Sign in Register
Posted On: 3 December 2009 04:59 pm
Updated On: 12 November 2020 02:10 pm

Point-to-point radars on highways soon

Paper Boy
Paper Boy
Discuss here!
Start a discussion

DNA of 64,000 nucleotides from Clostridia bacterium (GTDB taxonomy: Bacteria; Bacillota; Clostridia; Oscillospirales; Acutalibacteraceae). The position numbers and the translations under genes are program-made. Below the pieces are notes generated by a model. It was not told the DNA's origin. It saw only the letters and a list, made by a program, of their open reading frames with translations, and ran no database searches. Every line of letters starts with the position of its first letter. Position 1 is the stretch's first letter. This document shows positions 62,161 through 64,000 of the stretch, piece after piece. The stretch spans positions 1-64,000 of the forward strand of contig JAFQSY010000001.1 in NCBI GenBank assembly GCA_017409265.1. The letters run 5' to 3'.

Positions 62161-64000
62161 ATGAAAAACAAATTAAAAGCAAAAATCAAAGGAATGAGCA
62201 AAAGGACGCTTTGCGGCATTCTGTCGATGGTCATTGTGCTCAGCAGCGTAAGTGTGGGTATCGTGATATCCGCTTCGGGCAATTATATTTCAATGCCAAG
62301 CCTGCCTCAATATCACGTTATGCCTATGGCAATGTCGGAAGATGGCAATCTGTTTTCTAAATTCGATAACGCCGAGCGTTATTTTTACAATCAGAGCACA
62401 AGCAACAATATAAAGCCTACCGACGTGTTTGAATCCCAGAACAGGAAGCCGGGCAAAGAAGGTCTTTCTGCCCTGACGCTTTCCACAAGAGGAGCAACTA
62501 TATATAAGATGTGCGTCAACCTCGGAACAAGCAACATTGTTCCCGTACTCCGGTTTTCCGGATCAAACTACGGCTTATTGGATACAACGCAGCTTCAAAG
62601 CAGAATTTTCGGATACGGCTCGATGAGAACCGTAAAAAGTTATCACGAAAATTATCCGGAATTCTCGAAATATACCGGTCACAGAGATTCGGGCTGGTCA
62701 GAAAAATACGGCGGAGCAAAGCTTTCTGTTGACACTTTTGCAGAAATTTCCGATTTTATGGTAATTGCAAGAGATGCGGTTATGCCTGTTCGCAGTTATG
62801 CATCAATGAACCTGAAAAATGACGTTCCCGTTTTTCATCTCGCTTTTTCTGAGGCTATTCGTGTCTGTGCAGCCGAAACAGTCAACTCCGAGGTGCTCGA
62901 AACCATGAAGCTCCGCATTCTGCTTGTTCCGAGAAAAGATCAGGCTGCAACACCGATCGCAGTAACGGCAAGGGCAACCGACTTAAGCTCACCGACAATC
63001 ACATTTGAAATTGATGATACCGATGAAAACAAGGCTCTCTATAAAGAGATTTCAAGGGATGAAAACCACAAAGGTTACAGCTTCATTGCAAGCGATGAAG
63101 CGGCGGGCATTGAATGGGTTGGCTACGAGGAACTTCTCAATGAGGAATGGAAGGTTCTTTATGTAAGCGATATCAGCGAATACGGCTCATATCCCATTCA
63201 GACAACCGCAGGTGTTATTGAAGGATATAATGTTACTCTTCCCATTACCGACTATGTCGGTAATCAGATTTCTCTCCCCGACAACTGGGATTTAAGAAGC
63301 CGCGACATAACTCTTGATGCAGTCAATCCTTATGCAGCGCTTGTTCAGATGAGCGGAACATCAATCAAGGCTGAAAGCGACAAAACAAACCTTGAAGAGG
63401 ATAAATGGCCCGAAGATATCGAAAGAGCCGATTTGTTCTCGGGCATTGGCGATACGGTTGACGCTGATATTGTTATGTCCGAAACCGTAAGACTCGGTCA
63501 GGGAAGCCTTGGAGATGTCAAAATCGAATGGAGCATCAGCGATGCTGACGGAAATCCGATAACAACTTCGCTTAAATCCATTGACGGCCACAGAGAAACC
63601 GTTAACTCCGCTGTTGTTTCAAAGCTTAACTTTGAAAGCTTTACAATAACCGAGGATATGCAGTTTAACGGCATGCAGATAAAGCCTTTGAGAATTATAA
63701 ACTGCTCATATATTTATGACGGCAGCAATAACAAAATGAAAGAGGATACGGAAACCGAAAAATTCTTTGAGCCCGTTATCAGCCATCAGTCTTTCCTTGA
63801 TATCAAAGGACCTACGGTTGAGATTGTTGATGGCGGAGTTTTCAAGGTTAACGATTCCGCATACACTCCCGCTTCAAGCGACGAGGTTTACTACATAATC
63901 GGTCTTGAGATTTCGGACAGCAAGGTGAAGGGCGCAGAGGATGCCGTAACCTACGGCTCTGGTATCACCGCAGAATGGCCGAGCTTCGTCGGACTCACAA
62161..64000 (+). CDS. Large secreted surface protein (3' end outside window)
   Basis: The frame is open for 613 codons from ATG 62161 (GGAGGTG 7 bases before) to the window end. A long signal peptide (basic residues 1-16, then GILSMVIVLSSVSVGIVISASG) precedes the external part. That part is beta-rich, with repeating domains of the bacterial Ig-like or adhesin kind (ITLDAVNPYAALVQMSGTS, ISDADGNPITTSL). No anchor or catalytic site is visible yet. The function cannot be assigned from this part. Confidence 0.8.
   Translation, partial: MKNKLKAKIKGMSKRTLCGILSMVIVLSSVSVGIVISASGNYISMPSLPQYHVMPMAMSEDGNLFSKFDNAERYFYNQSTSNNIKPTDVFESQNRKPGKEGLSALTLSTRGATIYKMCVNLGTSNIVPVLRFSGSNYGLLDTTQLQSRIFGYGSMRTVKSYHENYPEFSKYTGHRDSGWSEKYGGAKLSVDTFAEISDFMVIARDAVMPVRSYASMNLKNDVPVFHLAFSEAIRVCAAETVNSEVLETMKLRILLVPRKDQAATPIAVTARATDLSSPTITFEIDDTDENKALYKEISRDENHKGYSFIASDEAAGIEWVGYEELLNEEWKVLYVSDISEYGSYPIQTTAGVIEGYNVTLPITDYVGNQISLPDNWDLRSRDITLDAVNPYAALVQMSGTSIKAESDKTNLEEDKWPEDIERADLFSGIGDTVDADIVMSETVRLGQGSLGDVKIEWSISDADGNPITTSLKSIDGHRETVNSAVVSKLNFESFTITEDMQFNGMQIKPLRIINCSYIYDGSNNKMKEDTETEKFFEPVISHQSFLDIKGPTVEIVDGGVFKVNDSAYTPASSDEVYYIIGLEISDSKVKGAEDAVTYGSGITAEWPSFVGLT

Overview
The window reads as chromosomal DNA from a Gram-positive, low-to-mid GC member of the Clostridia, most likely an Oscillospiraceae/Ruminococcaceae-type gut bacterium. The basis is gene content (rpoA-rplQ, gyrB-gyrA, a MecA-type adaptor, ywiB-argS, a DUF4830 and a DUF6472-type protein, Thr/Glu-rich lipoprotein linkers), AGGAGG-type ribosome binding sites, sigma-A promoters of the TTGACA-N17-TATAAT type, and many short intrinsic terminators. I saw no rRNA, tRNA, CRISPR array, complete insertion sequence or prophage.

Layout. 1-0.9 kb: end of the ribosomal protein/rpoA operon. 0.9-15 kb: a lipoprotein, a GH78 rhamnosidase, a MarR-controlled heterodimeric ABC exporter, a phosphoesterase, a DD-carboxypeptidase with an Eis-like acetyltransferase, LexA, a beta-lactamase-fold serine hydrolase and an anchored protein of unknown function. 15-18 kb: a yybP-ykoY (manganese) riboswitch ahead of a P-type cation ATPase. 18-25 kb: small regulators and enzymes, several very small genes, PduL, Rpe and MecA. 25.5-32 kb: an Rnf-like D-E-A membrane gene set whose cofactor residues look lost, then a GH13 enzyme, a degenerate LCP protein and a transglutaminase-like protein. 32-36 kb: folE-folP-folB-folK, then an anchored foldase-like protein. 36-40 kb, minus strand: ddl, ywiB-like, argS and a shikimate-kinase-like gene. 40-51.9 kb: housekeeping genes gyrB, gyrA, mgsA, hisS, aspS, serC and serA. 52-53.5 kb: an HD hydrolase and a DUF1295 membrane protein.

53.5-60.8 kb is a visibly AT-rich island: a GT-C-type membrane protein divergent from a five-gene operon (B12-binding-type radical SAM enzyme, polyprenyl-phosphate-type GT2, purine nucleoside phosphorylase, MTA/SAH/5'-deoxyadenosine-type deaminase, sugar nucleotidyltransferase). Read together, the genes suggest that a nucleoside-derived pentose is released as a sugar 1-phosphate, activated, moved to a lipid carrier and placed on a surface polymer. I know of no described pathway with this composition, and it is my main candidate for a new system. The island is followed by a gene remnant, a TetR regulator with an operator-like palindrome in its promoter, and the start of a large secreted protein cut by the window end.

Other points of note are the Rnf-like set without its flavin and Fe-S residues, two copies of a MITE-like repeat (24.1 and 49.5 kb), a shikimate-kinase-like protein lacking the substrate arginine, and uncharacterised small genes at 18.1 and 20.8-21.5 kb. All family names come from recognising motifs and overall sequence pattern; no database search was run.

The Traffic Department is planning to introduce a point-to-point radar system on highways to catch erring drivers, a senior official of the Department said yesterday. The plan is to install radars at close distances to monitor motorists who tend to speed up immediately after crossing a radar point. They will be caught by the next radar, installed at a distance of three or four kilometres, if they surpass the permitted speed limit. “It is common for motorists here to slow down as they approach a radar and pick up speed when they are at a safe distance from the camera. The point-to-point radar system aims to curb this practice,” Col Mohamed Marafi, Safety, Planning and Radars in-charge at the Department told this newspaper yesterday. “The project is currently in the experimental phase and we will implement it once the trial is successfully over,” he added. He said the radars to be used in the new system would be more sophisticated compared to the existing ones. “They will be able to sense the speed of a vehicle from a long distance. Drivers would become more cautious if they are kept under close surveillance through a long stretch of the road,” added Marafi. He claimed that installation of more radars on highways and intersections had helped bring down the number of accidents. “Only minor accidents were reported in the city during the Eid holidays. It shows that people have become more cautious on the roads,” said the official. The Department has prepared an emergency plan to reduce the number of accidents in view of the unstable weather conditions expected in the coming days. “There have been no rains but they are expected anytime. Our patrolling team is ready to meet any emergency arising from the changing weather conditions and the team will be stationed at all major spots to ensure the smooth flow of traffic,” said Marafi. He advised motorists to avoid driving in rain or fog as far as possible. “Just be careful if you are trapped in inclement weather. Drive slow. If you speed up, the chances of an accident multiply. There are some drivers who don’t slow down even if they see a car in front with the hazard lights flashing,” said Marafi. He, however, said the Department had not been encouraging the practice of using the hazard lights during rain or fog.